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Biceps tendon (rupture of long head)

Last reviewed dd mmm yyyy. Last edited dd mmm yyyy

Authoring team

The long head of the biceps may rupture near to it's scapular origin in older patients, over the age of 50 years, following quite minimal trauma.

Typically, the patient reports that they heard something "snap" in the shoulder whilst lifting. Often, the shoulder aches and the upper arm is bruised. Characteristically, flexion of the arm at the elbow produces a firm lump in the lower part of the arm - this is the unopposed contracted muscle belly of the biceps

  • long head of biceps may rupture due to sudden loading (which may be painful and associated with an audible pop) or may occur asymptomatically and painlessly
    • examination may reveal bruising over the proximal anterior arm
      • there may be an obvious swelling in the arm caused by the contracted biceps muscle ('Popeye sign') which does not move with supination
      • Ludington's test (hands clasped behind the head and the biceps muscles flexed) is useful to look for asymmetry in muscle bulk between both biceps
      • may be tenderness on palpation along the course of the biceps tendon and muscle belly, including the bicipital groove, with the arm placed in 5-10º of internal rotation

      • assess power of the upper limb and range of movement (ROM) of the shoulder and elbow

      • proximal biceps rupture results in approximately 20% forearm flexion loss but more significant loss of forearm supination

      • distal biceps rupture (at the tendon insertion) is rare, occurring in sports such as weightlifting, and always requires urgent surgical referral for repair.


  • most cases, proximal and distal ruptures can be detected on the basis of history and physical examination alone
  • plain x-rays may reveal hypertrophic spurring or bony irregularities that increase the risk of rupture and so support a clinical diagnosis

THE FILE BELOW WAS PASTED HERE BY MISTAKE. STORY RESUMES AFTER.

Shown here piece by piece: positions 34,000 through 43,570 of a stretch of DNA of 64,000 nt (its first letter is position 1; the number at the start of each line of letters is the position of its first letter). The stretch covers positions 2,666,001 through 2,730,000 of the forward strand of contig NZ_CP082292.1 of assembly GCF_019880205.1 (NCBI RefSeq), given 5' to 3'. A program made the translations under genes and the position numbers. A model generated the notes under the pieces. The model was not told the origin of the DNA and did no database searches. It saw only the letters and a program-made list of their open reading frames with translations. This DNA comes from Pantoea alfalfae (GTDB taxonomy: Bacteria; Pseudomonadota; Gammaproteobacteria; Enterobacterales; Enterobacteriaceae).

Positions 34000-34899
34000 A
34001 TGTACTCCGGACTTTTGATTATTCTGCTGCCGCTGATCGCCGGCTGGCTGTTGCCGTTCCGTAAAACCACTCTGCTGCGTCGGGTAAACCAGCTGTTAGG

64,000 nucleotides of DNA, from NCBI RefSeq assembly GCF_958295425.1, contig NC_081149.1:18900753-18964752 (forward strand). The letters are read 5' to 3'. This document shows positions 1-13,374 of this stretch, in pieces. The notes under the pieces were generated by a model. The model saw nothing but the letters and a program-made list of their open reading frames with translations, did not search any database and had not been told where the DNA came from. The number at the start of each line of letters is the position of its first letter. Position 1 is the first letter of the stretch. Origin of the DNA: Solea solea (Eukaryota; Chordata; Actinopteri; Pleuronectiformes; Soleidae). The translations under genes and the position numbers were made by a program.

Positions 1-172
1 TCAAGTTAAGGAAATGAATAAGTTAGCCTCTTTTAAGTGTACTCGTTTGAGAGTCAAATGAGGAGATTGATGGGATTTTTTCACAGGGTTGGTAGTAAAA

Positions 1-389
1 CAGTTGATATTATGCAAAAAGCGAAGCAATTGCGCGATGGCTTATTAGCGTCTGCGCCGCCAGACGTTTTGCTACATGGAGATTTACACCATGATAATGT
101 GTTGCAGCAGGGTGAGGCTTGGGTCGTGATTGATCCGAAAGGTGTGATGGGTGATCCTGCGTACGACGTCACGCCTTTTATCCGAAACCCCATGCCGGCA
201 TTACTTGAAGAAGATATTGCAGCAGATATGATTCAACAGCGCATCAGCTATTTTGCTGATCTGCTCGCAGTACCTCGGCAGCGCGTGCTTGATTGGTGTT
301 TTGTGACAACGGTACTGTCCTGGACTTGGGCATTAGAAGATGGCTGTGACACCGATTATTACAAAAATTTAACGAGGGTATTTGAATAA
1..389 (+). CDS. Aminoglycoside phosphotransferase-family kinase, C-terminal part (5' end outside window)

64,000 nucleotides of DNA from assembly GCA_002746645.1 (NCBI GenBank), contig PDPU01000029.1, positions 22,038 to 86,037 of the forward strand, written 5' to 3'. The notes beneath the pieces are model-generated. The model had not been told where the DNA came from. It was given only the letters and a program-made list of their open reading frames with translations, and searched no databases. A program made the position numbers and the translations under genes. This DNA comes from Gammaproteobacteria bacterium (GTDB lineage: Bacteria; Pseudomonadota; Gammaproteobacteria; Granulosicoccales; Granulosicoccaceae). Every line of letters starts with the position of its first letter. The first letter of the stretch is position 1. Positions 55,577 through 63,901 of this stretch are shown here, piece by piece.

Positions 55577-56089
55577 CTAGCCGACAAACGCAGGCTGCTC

• ultrasonography and MRI of the anterior shoulder may also be useful in confirming the diagnosis, as they will show an absence of the tendon in the bicipital groove.


  • management of proximal biceps rupture is dependent upon the individual clinical case.
    • if painful, the initial management should be the standard RICE (rest, ice, compression and elevation) approach combined with physiotherapy when the acute swelling has settled
      • often an isolated injury does not need to be treated. The function of the biceps is generally good as the short head continues to function and in time, hypertrophies, and the soft tissue swelling will gradually subside
        • in elderly patients with a proximal biceps rupture a conservative approach can be adopted as most will become asymptomatic after 4-6 weeks
      • however, ruptures which occur as part of a rotator cuff lesion and those in young, active patients, may be candidates for surgical repair e.g. anterior acromioplasty. At the same time, the distal stump of the tendon can be sutured to the bicipital groove


  1. Arthritis Research UK (2011). Hands On (9) - gout: presentation and management in primary care.


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